FMT also displayed striking effects within tumors, from which the researchers isolated CD45+ immune cells for analysis by scRNAseq. Tumors from non-responding patients contained a greater proportion of myeloid cells and Tregs compared to responders, indicative of immune suppression. Particularly, myeloid cells in the non-responding patients expressed high levels of CXCL8, which encodes the immunosuppressive cytokine IL-8. The intratumoral T cell compartment matched observations made in the blood; tumor-infiltrating T cells in responders similarly displayed an activated profile with upregulation of markers including GZMK.
To further examine the systemic effects of FMT, the authors next performed multi-omic analyses on patient serum samples. Compared to non-responders, responders demonstrated considerable changes in serum cytokines and chemokines, lipidomic profiles, and circulating metabolites after treatment. Notably, responders after FMT had reduced IL-8 and CCL2, and increased IL-12, CXCL13, IL-5, and FLT3L – altogether a favorable cytokine profile for antitumor immunity. The observation of decreased IL-8 in circulation complemented the intratumoral myeloid analysis in these patients. Responding patients also increased serum triacylglycerols (with decreases in mono- and diacylglycerols), as well as bile acids and products of bacterial catabolism compared non-responding patients. Taken together, these data indicate that FMT induced comprehensive, systemic effects in responding patients.
Finally, to discern relationships among the extensive collected data, the authors constructed a computational model to link bacterial populations, cytokine/chemokine profiles, immune cells, metabolites and lipids. They observed that nodes representing microbiota were highly interconnected with the others, suggesting a central role of the microbiome in regulating these systemic effects. Additionally, the researchers derived that the bacterial species found to increase and decrease in responding patients correlated negatively and positively with IL-8, respectively, further highlighting IL-8 as an important regulator of antitumor responses.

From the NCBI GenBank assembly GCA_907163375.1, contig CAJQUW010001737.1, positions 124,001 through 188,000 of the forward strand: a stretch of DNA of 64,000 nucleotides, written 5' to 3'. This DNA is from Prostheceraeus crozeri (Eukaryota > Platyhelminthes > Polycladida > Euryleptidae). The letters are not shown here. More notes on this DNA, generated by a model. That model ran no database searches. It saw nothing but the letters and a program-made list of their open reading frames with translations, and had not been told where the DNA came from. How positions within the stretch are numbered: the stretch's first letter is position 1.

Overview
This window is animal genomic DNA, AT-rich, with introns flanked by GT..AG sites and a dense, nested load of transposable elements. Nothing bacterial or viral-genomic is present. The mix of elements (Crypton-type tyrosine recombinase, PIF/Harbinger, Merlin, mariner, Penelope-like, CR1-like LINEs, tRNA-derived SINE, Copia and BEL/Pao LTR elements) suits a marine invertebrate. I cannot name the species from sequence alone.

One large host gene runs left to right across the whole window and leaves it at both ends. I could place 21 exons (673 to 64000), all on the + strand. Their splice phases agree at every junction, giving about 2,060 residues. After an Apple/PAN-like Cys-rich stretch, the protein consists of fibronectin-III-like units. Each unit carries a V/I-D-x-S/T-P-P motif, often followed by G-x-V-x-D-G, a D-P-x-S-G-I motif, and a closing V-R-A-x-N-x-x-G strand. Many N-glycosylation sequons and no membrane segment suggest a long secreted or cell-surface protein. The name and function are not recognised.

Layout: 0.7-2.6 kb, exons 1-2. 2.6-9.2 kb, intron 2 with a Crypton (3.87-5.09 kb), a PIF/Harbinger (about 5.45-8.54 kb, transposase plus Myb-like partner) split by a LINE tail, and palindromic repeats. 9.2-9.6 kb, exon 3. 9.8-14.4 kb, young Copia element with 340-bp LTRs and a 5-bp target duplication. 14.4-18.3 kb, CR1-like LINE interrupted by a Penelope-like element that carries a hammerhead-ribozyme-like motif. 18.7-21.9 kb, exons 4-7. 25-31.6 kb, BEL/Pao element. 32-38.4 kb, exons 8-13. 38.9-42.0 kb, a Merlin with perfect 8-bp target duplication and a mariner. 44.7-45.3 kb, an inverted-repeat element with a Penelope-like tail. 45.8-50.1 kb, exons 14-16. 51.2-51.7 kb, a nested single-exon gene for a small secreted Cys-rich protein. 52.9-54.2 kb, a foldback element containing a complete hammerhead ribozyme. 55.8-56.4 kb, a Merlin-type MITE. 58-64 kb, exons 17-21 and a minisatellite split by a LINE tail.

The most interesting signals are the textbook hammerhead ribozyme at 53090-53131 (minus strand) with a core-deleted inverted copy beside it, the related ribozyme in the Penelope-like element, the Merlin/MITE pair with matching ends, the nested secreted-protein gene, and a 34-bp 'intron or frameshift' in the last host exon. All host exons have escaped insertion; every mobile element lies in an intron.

Overall, Davar and Dzustev et al. demonstrated the direct clinical relevance of the microbiome to therapeutic outcomes in cancer. A single fecal transplant altered the microbiome of recipients, in turn modulating both systemic and intratumoral immune responses and sensitizing previously refractory patients to anti-PD-1 therapy. Further understanding of the mechanisms underlying these relationships and the precise identification of favorable microbial species or combinations of species, as well as additional data from clinical trials, will continue to advance these therapies – and likely incorporate microbiome profiling in next-generation precision cancer medicine.
Write-up by Alex Najibi, image by Lauren Hitchings